Many employers provide mental health coverage as a part of the healthcare plans for their employees, as New Mexico employee benefit. But there is also a great number of employees who do not. If an employer decides not to provide mental health coverage, it is his own personal choice since there is no law that obliges him to do so. But if an employer decides to provide it, he has to observe a number of regulations, particularly the Mental Health Parity Act or MHPA.
Before 1996, an employer who chose to provide mental health coverage to his employees as a part of their group insurance plans had the freedom to decide whatever amount he wanted to designate to this end. Suppose, the health plan had a provision for up to a hundred thousand dollars for surgery, it could have a total of a measly thousand dollars’ provision for mental health. But it all changed by enactment of MHPA.
The Mental Health Parity Act was passed in 1996 with a provision to expire on September 30, 2001. But it has been amended no less than 5 times, extending it further. In February 2007, it was extended up to December 31, 2007. One would be correct in thinking that this law would undergo further extensions and remain in effect for some time to come. The MHPA requires that mental health treatments must receive parity with other types of treatment. In simpler terms, this law requires that any group health insurance plan that funds mental health treatment, cover it at the same level as other medical treatments, including surgery.
A large number of American citizens with insurance are covered by employee benefit plans. The federal government has a dedicated agency to enforce the laws regarding employee benefits and pension plans. It is known as the Employee Benefits Security Administration, or EBSA. More than 150 million workers are covered under EBSA plans. The current name reflects the reality that the agency now handles as many violations of law concerning health care as pensions.
New Mexico employee benefit plans have been impacted by a recent ruling. This ruling extends the Mental Health Parity Act, also know as MHPA, through the end of 2007. Originally, the MHPA bill, which was signed into law in 1996, was supposed to end on September 30, 2001. Instead of expiring, this bill has been extended 5 times over the years.
MHPA says that under group health insurance coverage, mental health coverage cannot have a lower payment limit than that one used for medical treatments and surgery. The reason this law is important is that in the past, an insurance company might set a limit for mental health treatments of $15,000 while setting the surgery benefit limit at $250,000.
Because of MHPA, lifetime and annual benefit caps cannot be lower for mental health treatments than they are for other types of medical treatments and surgery. The covered mental health treatments may include visits to licensed therapists, psychiatrists, and psychologists. If necessary, a stay in a rehab facility to treat drug or alcohol dependency also should be covered. In addition, in the case of schizophrenia, depression, post-traumatic stress disorder and other ailments, a stay in a mental hospital should be covered.
Not all group health insurance plans cover mental health treatments, and this law does not require them to do so. Instead, this law states that if mental health treatments are covered by the group health insurance plan, then the plan should have the same limit for mental health treatments that it has for other treatments.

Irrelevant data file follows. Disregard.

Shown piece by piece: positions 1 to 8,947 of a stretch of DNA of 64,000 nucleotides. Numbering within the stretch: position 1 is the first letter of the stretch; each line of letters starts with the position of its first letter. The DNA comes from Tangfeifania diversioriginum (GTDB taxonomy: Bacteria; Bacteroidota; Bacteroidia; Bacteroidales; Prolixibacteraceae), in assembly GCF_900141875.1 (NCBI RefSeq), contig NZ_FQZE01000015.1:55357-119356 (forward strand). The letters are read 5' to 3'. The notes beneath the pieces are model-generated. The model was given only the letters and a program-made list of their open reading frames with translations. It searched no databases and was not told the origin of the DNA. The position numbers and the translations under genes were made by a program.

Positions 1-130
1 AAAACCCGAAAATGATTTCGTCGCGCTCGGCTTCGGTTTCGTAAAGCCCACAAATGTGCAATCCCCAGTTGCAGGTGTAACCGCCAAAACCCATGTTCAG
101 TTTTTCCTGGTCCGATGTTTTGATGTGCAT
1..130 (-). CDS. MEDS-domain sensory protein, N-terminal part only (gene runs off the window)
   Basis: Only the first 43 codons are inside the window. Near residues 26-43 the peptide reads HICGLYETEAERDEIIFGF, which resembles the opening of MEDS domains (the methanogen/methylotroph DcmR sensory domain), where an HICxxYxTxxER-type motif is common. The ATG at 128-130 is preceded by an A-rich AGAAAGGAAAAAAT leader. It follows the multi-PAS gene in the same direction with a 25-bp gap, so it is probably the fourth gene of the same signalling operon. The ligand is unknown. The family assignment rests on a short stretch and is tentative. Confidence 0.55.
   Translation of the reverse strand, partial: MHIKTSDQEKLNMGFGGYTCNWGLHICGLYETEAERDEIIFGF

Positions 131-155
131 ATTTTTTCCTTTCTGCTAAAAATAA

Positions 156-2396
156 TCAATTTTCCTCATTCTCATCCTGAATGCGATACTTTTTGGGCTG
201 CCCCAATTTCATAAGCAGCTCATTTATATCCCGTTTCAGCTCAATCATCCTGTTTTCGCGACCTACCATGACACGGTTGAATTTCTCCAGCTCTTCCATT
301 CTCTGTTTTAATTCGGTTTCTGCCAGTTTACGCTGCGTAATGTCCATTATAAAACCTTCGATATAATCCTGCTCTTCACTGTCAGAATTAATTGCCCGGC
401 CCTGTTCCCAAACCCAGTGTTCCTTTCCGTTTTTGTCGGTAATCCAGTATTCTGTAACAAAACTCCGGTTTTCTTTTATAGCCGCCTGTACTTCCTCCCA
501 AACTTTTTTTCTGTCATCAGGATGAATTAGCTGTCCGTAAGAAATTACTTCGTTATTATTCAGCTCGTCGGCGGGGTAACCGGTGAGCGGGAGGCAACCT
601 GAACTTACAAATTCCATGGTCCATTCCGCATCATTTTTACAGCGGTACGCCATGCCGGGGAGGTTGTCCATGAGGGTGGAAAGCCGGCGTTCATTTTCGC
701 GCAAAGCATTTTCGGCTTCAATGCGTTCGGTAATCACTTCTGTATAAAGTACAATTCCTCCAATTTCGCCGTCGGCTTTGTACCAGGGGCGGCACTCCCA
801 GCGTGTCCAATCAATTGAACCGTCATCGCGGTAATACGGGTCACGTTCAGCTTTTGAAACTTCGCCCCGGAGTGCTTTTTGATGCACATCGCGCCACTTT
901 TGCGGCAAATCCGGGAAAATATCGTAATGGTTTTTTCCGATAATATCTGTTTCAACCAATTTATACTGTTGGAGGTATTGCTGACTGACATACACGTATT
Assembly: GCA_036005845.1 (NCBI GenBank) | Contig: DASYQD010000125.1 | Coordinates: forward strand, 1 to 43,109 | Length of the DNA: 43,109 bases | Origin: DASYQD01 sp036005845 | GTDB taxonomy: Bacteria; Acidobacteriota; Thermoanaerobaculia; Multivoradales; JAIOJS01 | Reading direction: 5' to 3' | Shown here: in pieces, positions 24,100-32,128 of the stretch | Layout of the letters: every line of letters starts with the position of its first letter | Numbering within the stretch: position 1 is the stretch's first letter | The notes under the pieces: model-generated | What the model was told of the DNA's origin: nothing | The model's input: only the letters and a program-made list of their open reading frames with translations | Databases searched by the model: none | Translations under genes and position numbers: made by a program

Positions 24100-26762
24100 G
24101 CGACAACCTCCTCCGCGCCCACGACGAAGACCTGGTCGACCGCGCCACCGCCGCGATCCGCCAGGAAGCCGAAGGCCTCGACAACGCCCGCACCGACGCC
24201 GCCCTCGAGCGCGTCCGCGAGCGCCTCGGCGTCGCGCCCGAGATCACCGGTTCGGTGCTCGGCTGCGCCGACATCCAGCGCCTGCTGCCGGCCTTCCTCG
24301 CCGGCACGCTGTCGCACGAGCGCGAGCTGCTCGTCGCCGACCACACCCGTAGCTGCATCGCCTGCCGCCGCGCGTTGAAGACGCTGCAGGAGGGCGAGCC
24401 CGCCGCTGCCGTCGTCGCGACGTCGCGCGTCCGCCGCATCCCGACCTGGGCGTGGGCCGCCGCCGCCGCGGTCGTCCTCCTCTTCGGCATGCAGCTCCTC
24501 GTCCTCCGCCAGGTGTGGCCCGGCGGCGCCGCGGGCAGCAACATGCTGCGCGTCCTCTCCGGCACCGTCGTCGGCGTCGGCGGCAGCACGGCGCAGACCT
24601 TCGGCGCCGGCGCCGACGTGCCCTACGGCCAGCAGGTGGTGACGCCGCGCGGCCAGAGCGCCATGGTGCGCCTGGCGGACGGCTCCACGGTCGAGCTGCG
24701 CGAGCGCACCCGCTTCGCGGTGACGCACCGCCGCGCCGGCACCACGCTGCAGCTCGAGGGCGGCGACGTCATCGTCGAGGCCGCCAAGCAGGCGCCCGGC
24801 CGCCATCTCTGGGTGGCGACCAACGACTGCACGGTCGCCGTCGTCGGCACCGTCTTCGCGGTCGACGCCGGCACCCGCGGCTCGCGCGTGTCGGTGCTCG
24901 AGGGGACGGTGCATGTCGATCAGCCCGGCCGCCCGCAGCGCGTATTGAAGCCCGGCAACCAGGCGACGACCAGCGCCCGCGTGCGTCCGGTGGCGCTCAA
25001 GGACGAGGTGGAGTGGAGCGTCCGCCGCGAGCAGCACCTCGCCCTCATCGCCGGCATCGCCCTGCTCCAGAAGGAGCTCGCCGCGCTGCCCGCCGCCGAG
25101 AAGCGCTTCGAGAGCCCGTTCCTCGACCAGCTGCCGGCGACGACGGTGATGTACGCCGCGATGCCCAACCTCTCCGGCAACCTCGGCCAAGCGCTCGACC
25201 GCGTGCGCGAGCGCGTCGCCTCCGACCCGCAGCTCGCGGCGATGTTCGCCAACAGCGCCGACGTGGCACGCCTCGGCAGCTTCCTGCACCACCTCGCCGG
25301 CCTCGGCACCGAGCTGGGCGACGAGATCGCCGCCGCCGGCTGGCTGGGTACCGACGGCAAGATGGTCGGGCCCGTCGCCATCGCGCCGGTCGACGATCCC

Employers need to be aware of the ruling regarding MHPA. This ruling was made by the US Employee Benefits Security Administration, also known as EBSA. EBSA is the federal agency in charge of making sure businesses comply with pension and health insurance laws. Most US businesses are covered by the Employee Benefits Security Administration.
A law with an enormous impact on New Mexico employee benefit plans, has been extended through December 31, 2007.The Mental Health Parity Act has just received a new lease on life. The MHPA is a law requiring that benefit limits on mental health care coverage must equal the limits on benefits for medical and surgical procedures.
The ruling by the EBSA or Employee Benefits Security Administration involves about 150 million employees throughout the U.S. The EBSA covers a significant majority of businesses nationwide. Its job is to monitor group health insurance plans and guarantee that they comply with any laws covering health insurance and pensions.
The law does not demand that employers’ health plans must cover mental health – only that if a plan has mental health coverage, it should be on a par with surgical or other medical treatments. The payment limits must be the same.
The Employee Benefits Security Administration, or EBSA, issued the ruling. The agency is the watchdog group guaranteeing adherence to health insurance and pension law compliance.
The law was originally enacted in 1996, and through a “sunset clause” expired on September 31 of 2001. Five amendments have extended that expiration date since then. The new ruling received little attention when it was released recently.
Annual caps on benefit amounts must be equal. In other words, mental health coverage must be the same as the limits – whether lifetime or annual – of other treatments. The coverage may not put a lower lid on mental health coverage. For example, before the advent of the law, a plan could clamp a lifetime benefit limit of a quarter of a million dollars for medical/surgical treatment, but just $15,000 for mental health care. Under the MHPA, however, any plan putting a $250,000 lid on medical care must put the same among on mental health treatment.
The law puts the same restrictions on annual caps of benefits. In short, mental health coverage must equal the lifetime or annual caps for treatment such as surgery or other medical work.